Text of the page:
Report highlights gaps in case of abused toddler

Social workers, police officers and doctors were all investigating the alleged abuse of a Calgary toddler with broken legs and previously broken arms.

CALGARY — Social workers, police officers and doctors were all investigating the alleged abuse of a Calgary toddler with broken legs and previously broken arms.

But a report shows the groups followed different policies, used different language, and had different timelines that bogged down the case before the 14-month-old girl was killed last year.

Alberta Children Services Minister Yvonne Fritz admitted Thursday the three systems could have worked better for the little girl.

She said the government will accept recommendations made by the panel who authored the report, so that everyone can better work together to protect children.

The girl’s grandfather shouted angry questions at a new conference about the report, but later said he had calmed down after meeting with the minister about his concerns.

“I’m not going to rant and rave about social services,” he said. “I blame the killer.”

Social workers began investigating a few days after the girl went to hospital with the broken legs, when her grandparents called to express concern.

The report said police did not get involved until a pediatric child abuse specialist was able to see the child and recommend a criminal investigation.

All three agencies collaborated and a decision was made that it was in the best interest of the child to remain in the home with her mother.

In May 2010, two months after the girl was first taken to hospital, her mother and her boyfriend rushed her there again. Tests revealed she died of asphyxiation. Her grandfather says she was strangled.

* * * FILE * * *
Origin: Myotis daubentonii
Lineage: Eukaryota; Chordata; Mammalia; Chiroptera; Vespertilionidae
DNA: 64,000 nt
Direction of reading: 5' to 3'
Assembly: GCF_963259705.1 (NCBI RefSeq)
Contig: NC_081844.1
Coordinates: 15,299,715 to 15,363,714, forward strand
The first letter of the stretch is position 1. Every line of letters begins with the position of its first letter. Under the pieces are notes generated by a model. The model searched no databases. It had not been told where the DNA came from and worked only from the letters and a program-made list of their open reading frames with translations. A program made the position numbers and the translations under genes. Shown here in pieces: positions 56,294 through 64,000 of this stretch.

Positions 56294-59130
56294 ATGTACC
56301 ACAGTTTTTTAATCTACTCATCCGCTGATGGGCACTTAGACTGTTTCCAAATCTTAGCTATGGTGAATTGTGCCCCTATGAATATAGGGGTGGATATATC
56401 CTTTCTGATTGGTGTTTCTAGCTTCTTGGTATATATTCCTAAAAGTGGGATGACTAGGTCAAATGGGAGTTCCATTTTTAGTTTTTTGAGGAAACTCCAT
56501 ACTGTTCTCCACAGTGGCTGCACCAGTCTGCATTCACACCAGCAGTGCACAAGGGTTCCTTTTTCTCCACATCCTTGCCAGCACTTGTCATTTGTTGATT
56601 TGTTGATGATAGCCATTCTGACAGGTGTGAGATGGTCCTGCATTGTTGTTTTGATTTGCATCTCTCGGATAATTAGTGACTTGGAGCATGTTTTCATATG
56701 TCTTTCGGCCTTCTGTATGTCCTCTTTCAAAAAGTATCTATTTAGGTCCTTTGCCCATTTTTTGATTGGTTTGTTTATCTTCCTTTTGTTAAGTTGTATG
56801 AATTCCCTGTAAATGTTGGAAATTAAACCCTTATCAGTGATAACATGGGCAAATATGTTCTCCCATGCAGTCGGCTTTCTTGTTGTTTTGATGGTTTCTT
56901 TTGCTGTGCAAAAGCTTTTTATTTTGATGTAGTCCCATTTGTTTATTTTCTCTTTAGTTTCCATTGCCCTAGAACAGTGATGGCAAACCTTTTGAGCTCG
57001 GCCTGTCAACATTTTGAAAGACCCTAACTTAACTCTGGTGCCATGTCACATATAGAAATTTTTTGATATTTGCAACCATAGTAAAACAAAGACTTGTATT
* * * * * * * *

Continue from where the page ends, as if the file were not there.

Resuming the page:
Police determined the death was a homicide, but have yet to make an arrest. They say they have two suspects.

“The person responsible for the death of this child is a murderer,” Calgary police Chief Rick Hanson said at the news conference. He promised the girl’s grandparents that the killer will eventually be arrested.

“I don’t care how long it’s going to take,” Hanson said.

NDP critic Rachel Notley said she found nothing of significance in the report and criticized its lack of detail.

“You can’t ascertain exactly what happened and the recommendations defy any level of accountability,” she said, renewing calls for the creation of an independent children’s advocate in the province.

Also among the report’s recommendations is the creation of an arm’s-length “quality assurance” council to look at which cases involving injuries and deaths need an independent review. The province will spend $1.5 million over three years for the project.

The province also plans to have social workers and police child abuse investigators working out of one location.